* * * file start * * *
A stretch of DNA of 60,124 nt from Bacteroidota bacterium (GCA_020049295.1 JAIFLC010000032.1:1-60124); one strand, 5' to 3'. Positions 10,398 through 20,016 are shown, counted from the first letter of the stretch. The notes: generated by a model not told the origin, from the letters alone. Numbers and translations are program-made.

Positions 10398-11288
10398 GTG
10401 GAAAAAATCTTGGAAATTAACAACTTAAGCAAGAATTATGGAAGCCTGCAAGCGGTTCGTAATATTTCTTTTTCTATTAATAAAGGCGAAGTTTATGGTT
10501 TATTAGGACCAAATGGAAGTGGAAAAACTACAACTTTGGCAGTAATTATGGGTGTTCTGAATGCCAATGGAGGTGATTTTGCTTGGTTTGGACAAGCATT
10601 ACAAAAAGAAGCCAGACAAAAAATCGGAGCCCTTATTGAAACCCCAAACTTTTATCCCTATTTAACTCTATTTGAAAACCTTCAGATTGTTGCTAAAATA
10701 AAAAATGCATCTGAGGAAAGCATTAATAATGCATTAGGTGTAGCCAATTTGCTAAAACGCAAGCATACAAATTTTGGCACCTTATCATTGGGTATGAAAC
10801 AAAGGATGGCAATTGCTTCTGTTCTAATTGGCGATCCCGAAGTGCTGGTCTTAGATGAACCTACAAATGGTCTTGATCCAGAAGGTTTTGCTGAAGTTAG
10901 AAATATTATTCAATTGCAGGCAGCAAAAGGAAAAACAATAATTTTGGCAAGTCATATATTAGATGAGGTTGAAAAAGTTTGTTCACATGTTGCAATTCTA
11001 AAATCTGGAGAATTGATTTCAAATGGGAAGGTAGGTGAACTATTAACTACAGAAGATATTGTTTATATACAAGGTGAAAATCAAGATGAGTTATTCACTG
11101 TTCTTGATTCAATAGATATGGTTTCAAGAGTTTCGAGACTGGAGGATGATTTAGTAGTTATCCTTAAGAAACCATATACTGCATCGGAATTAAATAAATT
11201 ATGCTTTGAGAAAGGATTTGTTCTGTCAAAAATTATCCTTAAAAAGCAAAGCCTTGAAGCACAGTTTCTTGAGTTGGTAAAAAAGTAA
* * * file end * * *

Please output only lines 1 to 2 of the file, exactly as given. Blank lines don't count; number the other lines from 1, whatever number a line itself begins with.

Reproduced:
A stretch of DNA of 60,124 nt from Bacteroidota bacterium (GCA_020049295.1 JAIFLC010000032.1:1-60124); one strand, 5' to 3'. Positions 10,398 through 20,016 are shown, counted from the first letter of the stretch. The notes: generated by a model not told the origin, from the letters alone. Numbers and translations are program-made.

Positions 10398-11288